Sound — 8
It's almost regularly anticipated for artists to find some sort of way to vamp up the anticipation for an upcoming studio album by creating wayward comparisons to their most cherished efforts of the past. In the case of Sebastian Bach, the former Skid Row singer attempted (and successfully) captured the interest of dedicated fans by comparing his newly released fifth solo album to the essential metal catalog release "Slave to the Grind."
It's always important to remain optimstic in these cases, as too many times before have fans been geared up in preparation for what is advertised as an exceptional return-to-form, only to be met with the crushing disappointment of an album falling flat. So the question remains: does "Give 'Em Hell" actually prove to be a landmark release in Sebastian Bach's solo career, or is there more artificial hype than there is memorable music?
It's safe to say that this new solo album is comprised of moments which feature both of these aspects. Out of the record's twelve song track listing, we are faced with a handful of songs which are set back because of a lack of solid instrumentation, for example the repetitive "Taking Back Tomorrow." From a sheer vocal standpoint, Bach is pressed to have sounded better, even going as far as to hit the same glass shattering screams which decorated his earlier albums. However, the extensive use of natural harmonics throughout the song ultimately takes away from an otherwise memorable performance.
Thankfully, there are more memorable moments included here than underwhelming ones. Selections such as the melody-driven "All of My Friends Are Dead" and the pick grinding "Hell Inside My Head" are triumphant anthems which include all of the qualities fans naturally come to expect from a new Sebastian Bach release: punishing percussion, slamming bass lines, exemplary guitar work and, of course, the impressively preserved range of Bach.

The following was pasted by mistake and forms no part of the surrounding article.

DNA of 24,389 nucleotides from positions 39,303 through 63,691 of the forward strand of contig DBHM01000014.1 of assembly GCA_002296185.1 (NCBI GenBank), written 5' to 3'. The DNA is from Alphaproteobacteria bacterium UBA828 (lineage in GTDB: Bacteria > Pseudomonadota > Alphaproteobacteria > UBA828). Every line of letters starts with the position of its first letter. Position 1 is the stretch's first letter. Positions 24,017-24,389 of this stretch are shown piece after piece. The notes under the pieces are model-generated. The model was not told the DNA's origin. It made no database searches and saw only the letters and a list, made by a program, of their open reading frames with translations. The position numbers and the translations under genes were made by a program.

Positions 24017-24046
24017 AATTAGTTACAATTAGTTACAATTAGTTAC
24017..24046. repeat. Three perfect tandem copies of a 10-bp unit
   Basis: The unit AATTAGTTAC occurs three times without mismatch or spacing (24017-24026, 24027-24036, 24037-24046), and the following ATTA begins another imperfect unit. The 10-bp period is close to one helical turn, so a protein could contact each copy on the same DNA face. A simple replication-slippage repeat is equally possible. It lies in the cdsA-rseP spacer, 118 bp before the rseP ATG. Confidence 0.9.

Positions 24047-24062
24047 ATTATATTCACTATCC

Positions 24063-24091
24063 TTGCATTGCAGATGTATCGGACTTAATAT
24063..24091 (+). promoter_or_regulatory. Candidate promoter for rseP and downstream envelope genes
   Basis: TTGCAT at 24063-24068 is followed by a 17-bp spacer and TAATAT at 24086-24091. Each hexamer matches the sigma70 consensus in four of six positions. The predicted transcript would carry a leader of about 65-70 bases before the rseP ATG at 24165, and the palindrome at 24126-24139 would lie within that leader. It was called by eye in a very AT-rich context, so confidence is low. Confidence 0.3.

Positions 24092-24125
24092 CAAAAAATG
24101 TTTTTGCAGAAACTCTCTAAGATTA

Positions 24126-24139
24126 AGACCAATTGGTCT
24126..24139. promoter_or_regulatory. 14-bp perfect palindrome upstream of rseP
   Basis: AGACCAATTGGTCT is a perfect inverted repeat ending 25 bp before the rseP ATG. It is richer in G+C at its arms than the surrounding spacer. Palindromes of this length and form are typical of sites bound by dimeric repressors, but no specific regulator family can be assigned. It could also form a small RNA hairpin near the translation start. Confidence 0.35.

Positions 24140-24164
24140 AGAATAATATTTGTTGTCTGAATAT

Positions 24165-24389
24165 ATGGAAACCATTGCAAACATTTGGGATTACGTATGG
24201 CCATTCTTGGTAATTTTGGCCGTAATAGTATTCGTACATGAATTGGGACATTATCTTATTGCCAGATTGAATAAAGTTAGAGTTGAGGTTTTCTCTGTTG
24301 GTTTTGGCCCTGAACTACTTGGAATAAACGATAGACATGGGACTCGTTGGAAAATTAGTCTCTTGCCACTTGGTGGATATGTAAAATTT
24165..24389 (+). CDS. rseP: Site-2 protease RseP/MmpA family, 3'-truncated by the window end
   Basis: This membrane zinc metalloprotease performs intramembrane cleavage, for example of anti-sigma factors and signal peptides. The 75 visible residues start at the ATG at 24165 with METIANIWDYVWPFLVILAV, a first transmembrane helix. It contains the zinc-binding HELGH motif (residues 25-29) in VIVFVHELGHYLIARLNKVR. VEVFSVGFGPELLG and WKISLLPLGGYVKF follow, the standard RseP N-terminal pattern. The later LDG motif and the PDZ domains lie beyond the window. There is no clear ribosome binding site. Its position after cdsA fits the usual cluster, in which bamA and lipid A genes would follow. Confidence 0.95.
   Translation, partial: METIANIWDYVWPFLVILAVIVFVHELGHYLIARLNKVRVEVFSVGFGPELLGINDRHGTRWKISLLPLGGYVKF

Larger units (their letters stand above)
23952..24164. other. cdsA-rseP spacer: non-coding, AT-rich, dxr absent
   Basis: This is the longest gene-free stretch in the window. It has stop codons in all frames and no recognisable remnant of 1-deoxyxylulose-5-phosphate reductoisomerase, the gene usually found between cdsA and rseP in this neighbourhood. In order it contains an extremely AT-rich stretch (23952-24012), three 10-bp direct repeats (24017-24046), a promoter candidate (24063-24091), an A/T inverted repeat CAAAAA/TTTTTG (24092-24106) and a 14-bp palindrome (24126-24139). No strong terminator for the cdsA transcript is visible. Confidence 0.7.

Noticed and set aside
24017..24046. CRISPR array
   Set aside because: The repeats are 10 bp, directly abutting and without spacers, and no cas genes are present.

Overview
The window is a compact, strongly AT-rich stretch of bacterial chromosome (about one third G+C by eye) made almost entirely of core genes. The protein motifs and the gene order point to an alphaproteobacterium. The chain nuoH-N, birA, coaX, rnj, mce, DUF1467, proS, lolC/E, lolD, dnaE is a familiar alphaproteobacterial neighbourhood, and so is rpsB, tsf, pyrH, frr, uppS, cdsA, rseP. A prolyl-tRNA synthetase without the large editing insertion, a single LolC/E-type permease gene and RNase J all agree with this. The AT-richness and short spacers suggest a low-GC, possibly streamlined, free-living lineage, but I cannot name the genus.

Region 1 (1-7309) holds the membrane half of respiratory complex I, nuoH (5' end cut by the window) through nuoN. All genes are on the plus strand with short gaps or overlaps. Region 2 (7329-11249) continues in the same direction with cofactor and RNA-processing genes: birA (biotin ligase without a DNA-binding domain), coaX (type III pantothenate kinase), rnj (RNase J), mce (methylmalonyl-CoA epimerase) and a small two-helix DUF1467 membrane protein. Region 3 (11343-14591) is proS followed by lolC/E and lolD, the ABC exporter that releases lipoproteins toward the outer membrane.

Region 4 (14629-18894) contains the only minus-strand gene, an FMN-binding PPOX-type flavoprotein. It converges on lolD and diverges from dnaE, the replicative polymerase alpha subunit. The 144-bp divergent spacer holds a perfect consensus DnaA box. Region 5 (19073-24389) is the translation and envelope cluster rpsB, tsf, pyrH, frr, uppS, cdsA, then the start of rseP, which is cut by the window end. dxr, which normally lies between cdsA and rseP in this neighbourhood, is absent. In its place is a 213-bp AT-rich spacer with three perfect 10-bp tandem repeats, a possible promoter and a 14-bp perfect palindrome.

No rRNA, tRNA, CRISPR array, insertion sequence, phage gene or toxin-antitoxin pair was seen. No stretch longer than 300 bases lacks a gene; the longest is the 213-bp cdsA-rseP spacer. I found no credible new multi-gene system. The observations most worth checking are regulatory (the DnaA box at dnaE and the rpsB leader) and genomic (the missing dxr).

Bach has also enlisted a notable cast of musicians to contribute to his first solo album in seven years, including guitarist John 5 of Marilyn Manson and Rob Zombie fame, as well as bassist Duff McKagan from Guns N' Roses and Velvet Revolver and Billy Idol axe man Steve Stevens. McKagan serves as full time bass player on this album, whereas John 5 makes an exceptional appearance on "Temptation," where he executes a traditionally wowing guitar solo.
Stevens appears on the memorable power ballad "Had Enough," where his work serves as a complimentary feature amidst a harmony-bracketed rocker.
Lyrics — 8
The impressive range and tone of Sebastian Bach's voice remains admirably intact on "Give 'Em Hell." As is the case with many lead vocalists who venture away from their original band and establish their own solo career, this attributes a familiar quality to this compilation of new material. Bach's preserved range becomes the highlight on many songs present throughout his new solo album, such as the previously mentioned "All of My Friends Are Dead" and an exceptional April Wine cover of "Rock N Roll is a Vicious Game."
Overall Impression — 8
While it does admitably have it's share of lesser moments, "Give 'Em Hell" proves to be a standout solo album from former Skid Row frontman Sebastian Bach. Ranging primal screams and raging guitars are in surplus throughout the entire album, and aside from a few mishaps is indeed a frequently exciting release which comes warmly recommended to any established listener.